Psychology Melbourne Blog

News and Insights from the Science of the Mind

Managing mental health in the workplace

Edited by Jill Wright,

managing mental health in the workplace

Almost half of the population will experience a mental disorder at some stage in their lifetime, with one in five Australians experiencing mental illness in the last twelve months. For managers and employers, this means that chances are you will be supervising employees with these kinds of issues at some point, and highlights the importance of fostering a positive workplace environment.

Employers have legal obligations to making reasonable changes to allow employees to perform their duties with mental illness, as well as protecting their health, safety, privacy and offering a fair chance. Work can play an important role in recovery of mental illnesses such as anxiety and depression by providing structure and routine, social inclusion, financial security and contribute a sense of meaning.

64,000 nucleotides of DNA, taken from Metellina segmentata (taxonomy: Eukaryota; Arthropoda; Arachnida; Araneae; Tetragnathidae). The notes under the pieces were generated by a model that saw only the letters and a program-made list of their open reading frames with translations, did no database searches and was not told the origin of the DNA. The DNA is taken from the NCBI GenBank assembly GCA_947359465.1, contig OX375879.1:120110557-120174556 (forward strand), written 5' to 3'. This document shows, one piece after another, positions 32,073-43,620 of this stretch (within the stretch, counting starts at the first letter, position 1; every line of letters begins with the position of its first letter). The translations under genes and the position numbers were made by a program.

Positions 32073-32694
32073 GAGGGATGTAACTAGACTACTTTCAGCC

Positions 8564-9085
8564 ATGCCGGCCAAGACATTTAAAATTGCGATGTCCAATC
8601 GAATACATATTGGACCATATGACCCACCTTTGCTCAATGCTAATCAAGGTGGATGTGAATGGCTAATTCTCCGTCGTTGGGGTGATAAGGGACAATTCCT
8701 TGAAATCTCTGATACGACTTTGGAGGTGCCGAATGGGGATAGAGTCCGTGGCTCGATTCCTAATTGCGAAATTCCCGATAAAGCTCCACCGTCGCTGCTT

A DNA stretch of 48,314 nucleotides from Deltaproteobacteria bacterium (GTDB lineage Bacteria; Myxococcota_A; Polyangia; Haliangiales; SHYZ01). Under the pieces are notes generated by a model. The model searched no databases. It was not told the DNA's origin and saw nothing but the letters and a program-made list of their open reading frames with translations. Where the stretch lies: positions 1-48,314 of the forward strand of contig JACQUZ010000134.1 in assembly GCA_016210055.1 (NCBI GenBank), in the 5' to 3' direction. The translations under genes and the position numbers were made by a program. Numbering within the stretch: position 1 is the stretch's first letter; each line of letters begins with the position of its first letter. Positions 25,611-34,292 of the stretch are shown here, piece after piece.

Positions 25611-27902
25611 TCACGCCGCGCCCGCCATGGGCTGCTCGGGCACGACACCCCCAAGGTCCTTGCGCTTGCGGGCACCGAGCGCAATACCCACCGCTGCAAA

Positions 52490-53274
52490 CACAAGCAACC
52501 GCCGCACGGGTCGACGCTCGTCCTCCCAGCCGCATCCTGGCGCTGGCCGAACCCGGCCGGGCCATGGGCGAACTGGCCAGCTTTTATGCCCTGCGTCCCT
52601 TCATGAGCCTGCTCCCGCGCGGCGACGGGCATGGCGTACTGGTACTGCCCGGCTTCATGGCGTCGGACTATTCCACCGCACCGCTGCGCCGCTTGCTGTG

Changes in employee performance, appearance, mood – maybe a dishevelled appearance, change in productivity or lateness – can indicate something may be going on. It’s important to be supportive, whether that is by offering wellbeing programs, or being vocal that you take mental health seriously, it can increase confidence and reduce fear of stigma that can prevent communication.

If you do notice changes, ask if everything is ok, and don’t always expect an answer the first time. Instilling confidence and being inclusive is vital for communication and for employees to feel safe and supported. 

A 2014 study by PricewaterhouseCoopers analysing investment returns, found that for every dollar spent on creating a mentally healthy workplace, you can expect a positive return of $2.3 in benefits to the organisation. This may present itself by increased positivity, less absenteeism, fewer compensation claims and reduced resignations requiring rehiring. 

Psychology Melbourne offers Employee Assistance Programs (EAP), which provides a counselling service to employees, relieving emotional pressure, increasing productivity and maintaining a positive workplace environment.


About the editor, Jill Wright

Jill Wright (MAPS, AAFT, AICD) is the Director and Principal Psychologist at Psychology Melbourne. Jill was twice elected General Director of the Australian Psychological Society and established the APS Victorian branch Study Group Network. Find out more about Jill Wright.